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Norman Rockwell: Saturday Evening Post artist earns a Google doodle

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(Read caption) Norman Rockwell, Saturday Evening Post illustrator, painted many scenes of small-town USA.

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The America shown in Norman Rockwell's Saturday Evening Post covers probably never anticipated a company like Google. But it would no doubt approve of the website's understated tribute today.

In honor of Rockwell's birthday, the search engine replaced its regular logo with a riff on his "Little Spooners," an image of a boy and girl lost in puppy love and enchanted by the setting sun. Such snapshots of American life were the artist's signature style.

For more than four decades, Rockwell painted small-town scenes and idyllic portraits for the covers of the Saturday Evening Post. "Little Spooners," printed April 24, 1926, was among his most popular. Rockwell also illustrated advertisements for the Boy Scouts of America, Coca-Cola, and Ford Motor Company – capturing a quiet, quaint "good ol' days" that many Americans wistfully remember (or at least imagine) today.

Google seems to have accelerated its doodle schedule, delivering more custom banners than in years past. It created 16 special logos last month, although only a few ran in the US. Among them was the first animated doodle: a falling apple in honor of Isaac Newton. Last year, Google gave a nod to H.G. Wells; Wallace and Gromit; E.C. Segar, creator of Popeye the Sailor; and many others.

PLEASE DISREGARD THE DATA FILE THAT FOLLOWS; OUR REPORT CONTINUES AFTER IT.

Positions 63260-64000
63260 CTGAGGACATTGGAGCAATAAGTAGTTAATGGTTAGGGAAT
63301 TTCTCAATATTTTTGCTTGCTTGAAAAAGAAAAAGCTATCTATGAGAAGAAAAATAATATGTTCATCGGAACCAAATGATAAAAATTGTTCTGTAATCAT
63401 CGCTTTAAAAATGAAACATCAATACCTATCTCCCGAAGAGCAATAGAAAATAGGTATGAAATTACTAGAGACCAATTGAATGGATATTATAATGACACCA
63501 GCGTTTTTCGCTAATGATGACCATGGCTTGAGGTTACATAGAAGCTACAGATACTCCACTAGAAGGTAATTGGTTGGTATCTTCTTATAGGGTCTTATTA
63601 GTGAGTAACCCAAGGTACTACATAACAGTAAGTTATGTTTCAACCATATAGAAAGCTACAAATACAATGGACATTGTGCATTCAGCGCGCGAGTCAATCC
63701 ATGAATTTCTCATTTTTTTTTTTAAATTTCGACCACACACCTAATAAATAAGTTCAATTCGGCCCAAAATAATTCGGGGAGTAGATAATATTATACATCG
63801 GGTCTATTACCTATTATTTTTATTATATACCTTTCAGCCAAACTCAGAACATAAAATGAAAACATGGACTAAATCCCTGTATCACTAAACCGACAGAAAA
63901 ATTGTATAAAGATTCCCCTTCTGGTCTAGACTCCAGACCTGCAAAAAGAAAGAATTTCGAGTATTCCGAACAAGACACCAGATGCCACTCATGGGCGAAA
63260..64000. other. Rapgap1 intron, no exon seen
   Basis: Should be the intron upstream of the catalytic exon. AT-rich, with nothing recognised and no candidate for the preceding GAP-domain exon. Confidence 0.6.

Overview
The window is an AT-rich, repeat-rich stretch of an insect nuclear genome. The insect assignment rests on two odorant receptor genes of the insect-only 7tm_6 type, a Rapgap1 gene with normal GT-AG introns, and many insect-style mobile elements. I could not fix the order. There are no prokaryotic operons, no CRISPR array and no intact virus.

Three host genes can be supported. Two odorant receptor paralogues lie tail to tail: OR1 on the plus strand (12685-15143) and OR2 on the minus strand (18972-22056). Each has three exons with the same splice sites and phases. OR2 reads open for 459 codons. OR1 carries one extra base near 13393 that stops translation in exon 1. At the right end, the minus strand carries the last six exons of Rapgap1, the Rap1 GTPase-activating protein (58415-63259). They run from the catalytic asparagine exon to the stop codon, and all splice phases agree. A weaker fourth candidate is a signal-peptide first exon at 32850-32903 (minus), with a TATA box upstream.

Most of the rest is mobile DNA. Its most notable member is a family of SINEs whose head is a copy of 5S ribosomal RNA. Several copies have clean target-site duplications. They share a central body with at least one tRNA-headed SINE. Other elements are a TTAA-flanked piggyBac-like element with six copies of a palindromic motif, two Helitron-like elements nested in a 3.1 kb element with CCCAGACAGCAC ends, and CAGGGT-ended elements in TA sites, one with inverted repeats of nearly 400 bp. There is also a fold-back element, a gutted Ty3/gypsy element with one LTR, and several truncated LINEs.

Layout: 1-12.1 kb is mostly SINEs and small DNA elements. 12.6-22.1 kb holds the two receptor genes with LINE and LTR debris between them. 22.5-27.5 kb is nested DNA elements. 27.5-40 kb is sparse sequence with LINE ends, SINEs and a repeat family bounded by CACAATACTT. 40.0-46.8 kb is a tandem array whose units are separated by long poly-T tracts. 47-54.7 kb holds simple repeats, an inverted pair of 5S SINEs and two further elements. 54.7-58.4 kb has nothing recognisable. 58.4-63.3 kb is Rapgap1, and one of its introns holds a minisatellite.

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Which Rockwell illustration is your favorite? "Doctor and Doll," where an amenable doctor checks up on his young patient's doll? "The Three Umpires" peering at the clouds, wondering if rain will wash out the baseball game? "Rosie the Riveter"? A different selection? Let us know in the comments below. And follow us on Twitter for more news and explainers.


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